Considering His action

The way I’m thinking these days, I have for now dubbed Protestantism (including Roman Catholicism) the religious “behavioral spectrum”. At one end of the spectrum is this idea: As long as you behave like us, we don’t care what you think. At the other end is this: As long as you think like us, we don’t care how you behave. In both instances, there is a separation I’m seeing between individuals that is artificial when compared with reality as Christ modeled reality. At both ends of the spectrum pride can receive free reign.

This is a concern, because throughout the Bible we find this exhortation: turn away from pride and embrace humility. It was a project necessary from the beginning of our humanity, I expect. At least it became the necessary thing for Adam and Eve to do, once they had chosen pride before God in the aftermath of their transgression.

I need to work every moment on this project; it is the reason, I think, that I find myself in the Church. I’m grateful and happy to do this, to work out this project’s details for the rest of my days.

The reason there is joy in the prospect of working on the project is that in every way Christ modeled for us the path of humility. He who did not rebel once, he who, as the Church teaches, became an infant while remaining “very God” did not harm his human mother in any way while being born.



All other human babies make a violent entrance into the stream of humanity. This can’t be helped. I didn’t know, growing in my mom’s uterus, that I was making the situation impossible for her to keep me there, to avoid suffering. All I must have understood during the birth process was my own confusion, suffocation, amazement at bursting out into space and white lights in my eyes, with blood and tissue the river around my naked self.

The Church teaches that Jesus, coming as a baby and being truly human, at the same time was able to keep Mary his mother from losing her virginity. I hadn’t considered just how it might feel to give birth as a virgin. The thing was hard enough for me who'd had years of womanly experience. I can only imagine the suffering of one who “never having known a man” must now be stretched, in a sense mutilated, in order to provide passage to her baby. This historical moment of Jesus’s birth was certainly before Caesarian sections were widely practiced. Maybe if Mary had been in Rome, and royal, someone could have experimented on her; even then the results might well have been disaster.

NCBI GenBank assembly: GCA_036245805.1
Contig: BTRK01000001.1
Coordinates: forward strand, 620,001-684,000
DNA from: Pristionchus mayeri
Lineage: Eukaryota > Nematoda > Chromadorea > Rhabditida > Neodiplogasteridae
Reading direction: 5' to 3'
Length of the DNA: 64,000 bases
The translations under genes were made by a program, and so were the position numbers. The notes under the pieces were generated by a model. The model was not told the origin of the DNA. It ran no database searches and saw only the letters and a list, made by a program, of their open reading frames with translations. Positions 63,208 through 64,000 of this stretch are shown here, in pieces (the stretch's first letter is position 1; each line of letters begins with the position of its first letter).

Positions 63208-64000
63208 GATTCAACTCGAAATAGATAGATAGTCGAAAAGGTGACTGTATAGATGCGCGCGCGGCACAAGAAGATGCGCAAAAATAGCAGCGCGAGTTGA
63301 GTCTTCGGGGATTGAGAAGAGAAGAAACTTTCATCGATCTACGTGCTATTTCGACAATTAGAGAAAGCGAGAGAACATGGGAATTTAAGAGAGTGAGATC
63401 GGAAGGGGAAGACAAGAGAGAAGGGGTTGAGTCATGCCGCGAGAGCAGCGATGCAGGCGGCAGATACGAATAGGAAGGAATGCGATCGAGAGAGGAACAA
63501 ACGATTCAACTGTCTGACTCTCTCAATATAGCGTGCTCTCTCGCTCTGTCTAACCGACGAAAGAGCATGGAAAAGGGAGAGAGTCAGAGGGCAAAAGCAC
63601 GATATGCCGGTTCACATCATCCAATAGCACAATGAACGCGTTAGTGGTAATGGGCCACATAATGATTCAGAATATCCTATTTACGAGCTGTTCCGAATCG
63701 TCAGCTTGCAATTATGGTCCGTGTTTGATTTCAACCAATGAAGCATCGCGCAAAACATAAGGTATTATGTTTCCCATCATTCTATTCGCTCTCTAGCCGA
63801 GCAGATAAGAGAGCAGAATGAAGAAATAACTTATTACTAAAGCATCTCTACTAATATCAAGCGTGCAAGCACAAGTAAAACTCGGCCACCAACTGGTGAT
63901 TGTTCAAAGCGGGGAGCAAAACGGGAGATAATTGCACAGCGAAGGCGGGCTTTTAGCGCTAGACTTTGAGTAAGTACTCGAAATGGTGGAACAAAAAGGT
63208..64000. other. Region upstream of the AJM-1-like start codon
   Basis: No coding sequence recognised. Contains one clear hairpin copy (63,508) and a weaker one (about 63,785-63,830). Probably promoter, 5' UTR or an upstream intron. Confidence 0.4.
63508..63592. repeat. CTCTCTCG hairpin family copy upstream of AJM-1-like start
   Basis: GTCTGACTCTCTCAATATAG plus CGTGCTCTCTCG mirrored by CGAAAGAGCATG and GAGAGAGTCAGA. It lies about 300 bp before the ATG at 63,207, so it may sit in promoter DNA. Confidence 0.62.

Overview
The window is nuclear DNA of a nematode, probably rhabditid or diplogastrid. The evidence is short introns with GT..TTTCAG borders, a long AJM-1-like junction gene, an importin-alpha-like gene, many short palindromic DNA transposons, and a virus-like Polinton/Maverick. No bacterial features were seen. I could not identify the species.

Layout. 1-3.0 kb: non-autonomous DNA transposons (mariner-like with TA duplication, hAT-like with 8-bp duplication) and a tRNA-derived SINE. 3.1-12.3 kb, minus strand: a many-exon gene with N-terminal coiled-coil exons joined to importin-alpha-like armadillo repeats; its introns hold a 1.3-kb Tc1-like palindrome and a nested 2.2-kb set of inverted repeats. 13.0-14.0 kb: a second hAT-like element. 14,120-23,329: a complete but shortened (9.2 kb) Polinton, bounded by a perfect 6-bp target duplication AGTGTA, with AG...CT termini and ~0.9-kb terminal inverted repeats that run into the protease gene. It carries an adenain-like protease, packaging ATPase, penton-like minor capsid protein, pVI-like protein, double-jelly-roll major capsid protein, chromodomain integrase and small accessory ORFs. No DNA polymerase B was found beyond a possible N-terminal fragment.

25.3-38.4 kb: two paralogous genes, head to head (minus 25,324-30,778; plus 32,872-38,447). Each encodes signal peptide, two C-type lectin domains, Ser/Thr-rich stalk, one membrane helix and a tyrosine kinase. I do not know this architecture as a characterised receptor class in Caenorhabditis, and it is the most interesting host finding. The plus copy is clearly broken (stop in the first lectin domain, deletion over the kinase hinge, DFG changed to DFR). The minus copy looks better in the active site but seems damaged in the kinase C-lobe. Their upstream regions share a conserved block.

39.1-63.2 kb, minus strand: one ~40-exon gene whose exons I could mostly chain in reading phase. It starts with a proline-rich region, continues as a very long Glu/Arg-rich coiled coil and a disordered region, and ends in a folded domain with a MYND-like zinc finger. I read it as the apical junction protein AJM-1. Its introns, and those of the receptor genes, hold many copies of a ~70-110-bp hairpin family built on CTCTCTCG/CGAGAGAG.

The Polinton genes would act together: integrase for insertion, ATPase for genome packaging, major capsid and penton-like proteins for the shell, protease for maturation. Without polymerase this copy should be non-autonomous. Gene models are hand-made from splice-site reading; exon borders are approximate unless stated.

But we are presented, Protestant as well as Orthodox Christians, with a miracle. The promised Messiah enters the womb of the Virgin by means of the Holy Spirit. No male involved; no sexual union. And in the Church’s tradition the understanding remains that after Messiah’s birth those closest to the event found evidence that Mary remained a virgin, unharmed.

For me, this realization dawning brings the greatest glimpse of humility I have received. God breaking into human reality without doing any violence. Taking whatever pains needed to accomplish this. The Father, having always planned to send the Son, never made the requirements for our reception harmful or painful in the manner of our way of bloodshed. This must have almost made it hurt worse (spiritually speaking): to have him arrive so very humbly.

Compare his birth, then, with the manner of death he took on for our sakes. It happened in the same fashion: when the time came, God’s only begotten (unique) Son died, so that whoever believes in him might live. The violence of his death wasn’t directed by God toward men; it went the other way around. Jesus took it on. He suffered all the pain in his completion of a startling change to our reality, sparing us as he had done when he entered into our reality.

This act by Christ wasn’t a behavior; it was so much more than a performance. It was an action most organic, most real.

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